In this film, two of the three central romantic pairings have queer elements. The Maria/Dino relationship can be read queerly in terms of the male character, played by Louis Jourdan, who, it must be said, is prettier than his love interest in this film. Their relationship is established from the start as one of performance (as are many within this series of films). Maria wages a campaign of theatrics in order to snag him. She fills a little black book with details on his favorite food, wine, art, and music gleaned from the service personnel at all of his usual haunts, then pretends to share them. His love for opera and his virtuosity as a piccolo player might be seen as markers of, if not homosexuality, then queerness. The other girls warn Maria of his reputation as a playboy, but his living arrangements and the centrality of his mother within those arrangements would seem to trouble that hyper-heterosexualized model of masculine performance. His attraction to Maria is centered on her (feigned) intellectual and culinary interests rather than on her appearance, which is decidedly boyish (a ponytail, unadorned skirt ensembles, a waifish figure). This suggests a cerebral, not erotic, relationship and could be read as a cover for his non-normative sexuality.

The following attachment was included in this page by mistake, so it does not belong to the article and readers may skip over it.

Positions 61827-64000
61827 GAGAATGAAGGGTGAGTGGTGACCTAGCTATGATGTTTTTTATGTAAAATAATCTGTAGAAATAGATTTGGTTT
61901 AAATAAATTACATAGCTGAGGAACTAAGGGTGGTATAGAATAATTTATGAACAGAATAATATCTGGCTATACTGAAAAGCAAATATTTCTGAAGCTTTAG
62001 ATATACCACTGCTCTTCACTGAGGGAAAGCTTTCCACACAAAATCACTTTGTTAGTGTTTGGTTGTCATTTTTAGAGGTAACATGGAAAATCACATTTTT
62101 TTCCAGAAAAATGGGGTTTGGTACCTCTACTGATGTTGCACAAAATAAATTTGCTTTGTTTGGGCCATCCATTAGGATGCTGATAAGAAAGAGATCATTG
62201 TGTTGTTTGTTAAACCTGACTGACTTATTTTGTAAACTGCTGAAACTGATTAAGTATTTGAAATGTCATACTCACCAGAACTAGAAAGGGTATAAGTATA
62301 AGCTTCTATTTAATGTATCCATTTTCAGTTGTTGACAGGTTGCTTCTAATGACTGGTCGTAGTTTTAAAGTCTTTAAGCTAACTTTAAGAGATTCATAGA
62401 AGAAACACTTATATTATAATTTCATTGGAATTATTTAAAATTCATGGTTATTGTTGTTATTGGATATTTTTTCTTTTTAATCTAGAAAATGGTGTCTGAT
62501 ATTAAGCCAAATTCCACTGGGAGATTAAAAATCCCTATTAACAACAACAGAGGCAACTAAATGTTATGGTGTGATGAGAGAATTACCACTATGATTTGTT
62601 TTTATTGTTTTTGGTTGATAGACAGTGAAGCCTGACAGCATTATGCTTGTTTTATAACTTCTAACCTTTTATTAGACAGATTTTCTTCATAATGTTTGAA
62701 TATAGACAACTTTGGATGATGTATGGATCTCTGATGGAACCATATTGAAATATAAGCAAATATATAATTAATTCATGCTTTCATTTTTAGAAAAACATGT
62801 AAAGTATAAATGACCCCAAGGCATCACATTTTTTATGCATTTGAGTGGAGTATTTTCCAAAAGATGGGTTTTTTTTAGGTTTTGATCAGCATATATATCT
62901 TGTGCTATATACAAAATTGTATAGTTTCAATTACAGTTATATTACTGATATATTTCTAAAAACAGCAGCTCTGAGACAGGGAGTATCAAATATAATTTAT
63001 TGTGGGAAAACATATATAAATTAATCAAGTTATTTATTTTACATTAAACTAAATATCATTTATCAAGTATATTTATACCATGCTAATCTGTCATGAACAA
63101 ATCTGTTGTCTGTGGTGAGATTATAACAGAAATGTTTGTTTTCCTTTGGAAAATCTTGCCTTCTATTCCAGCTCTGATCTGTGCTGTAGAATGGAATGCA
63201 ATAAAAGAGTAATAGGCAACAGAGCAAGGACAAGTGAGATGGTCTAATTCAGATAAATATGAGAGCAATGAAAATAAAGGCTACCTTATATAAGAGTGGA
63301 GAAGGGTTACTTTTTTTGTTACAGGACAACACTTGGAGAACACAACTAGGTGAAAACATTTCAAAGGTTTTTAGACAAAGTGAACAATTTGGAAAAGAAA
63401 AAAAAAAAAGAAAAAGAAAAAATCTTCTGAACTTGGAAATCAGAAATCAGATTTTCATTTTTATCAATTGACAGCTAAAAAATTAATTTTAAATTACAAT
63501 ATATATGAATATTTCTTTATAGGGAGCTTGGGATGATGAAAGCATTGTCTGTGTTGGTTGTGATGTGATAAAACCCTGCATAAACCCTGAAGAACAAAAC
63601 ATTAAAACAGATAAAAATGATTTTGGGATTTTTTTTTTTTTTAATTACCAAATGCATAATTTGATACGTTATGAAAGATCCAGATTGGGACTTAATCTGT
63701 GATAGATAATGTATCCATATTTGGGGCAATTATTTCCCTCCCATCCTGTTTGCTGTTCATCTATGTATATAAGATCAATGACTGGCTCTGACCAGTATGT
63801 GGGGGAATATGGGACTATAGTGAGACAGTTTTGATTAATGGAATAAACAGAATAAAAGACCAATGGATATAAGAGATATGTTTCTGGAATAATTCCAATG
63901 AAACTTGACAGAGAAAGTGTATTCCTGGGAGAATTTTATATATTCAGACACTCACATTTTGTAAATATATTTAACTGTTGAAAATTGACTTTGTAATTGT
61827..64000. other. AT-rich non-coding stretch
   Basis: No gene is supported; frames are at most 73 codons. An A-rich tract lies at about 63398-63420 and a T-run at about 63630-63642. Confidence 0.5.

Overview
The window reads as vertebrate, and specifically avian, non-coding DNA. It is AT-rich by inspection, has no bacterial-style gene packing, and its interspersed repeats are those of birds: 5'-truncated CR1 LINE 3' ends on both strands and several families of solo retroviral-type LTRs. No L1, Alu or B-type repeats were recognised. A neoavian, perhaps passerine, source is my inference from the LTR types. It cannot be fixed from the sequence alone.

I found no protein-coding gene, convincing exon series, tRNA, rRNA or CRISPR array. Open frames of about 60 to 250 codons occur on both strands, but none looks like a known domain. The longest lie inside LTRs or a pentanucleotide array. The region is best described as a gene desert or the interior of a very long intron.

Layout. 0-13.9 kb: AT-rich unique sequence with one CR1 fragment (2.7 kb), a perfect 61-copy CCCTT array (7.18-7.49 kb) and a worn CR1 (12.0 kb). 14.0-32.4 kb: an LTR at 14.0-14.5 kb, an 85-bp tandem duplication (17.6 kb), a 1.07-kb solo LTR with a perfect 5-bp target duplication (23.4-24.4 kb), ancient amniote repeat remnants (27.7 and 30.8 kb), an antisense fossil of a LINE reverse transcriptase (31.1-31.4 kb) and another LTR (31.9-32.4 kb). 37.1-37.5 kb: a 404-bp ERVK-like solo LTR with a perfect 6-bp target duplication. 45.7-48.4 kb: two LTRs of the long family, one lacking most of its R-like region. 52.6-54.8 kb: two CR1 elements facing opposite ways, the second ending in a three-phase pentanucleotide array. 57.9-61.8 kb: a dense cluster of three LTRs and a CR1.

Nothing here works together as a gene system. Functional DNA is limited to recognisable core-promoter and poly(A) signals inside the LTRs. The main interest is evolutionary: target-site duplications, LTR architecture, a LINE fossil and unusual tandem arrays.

Webb and McGuire in Three Coins in the FountainA similar dynamic is even more pronounced in the relationship between the writer, Shadwell, and his assistant, Frances. Clifton Webb's real-life homosexuality seems to inform his characterization in this film through specific elements of performance and costuming. He is never seen in public without a sleek black walking stick (a prop that recurs in Tony Randall's character in Lover Come Back), white gloves, and a white carnation in his lapel. He has a rather affected British accent, despite being identified within the narrative as an American (and despite the actor himself being American). He is an older man, elegant and solitary, except for his friendship with Prince de Cessi and his close working relationship with Frances, upon whom he declares himself to be utterly dependent. The romantic coupling of Shadwell and Frances is established first as comfortably professional; then, when she announces her imminent return to America, as abruptly heterosexualized. He proposes to her using the words "companionship," "respect," "comfort," and tops it off by saying, "You're the only woman I know to whom I'd make such a rash offer." Webb's line reading here subtly emphasizes the word "woman," allowing queer spectators (even in 1954) to find a space for a non-straight heterosexuality. The two agree to marry, "based on friendship." In addition, this couple is set apart from the other two in the film by the fact that they never share an onscreen kiss.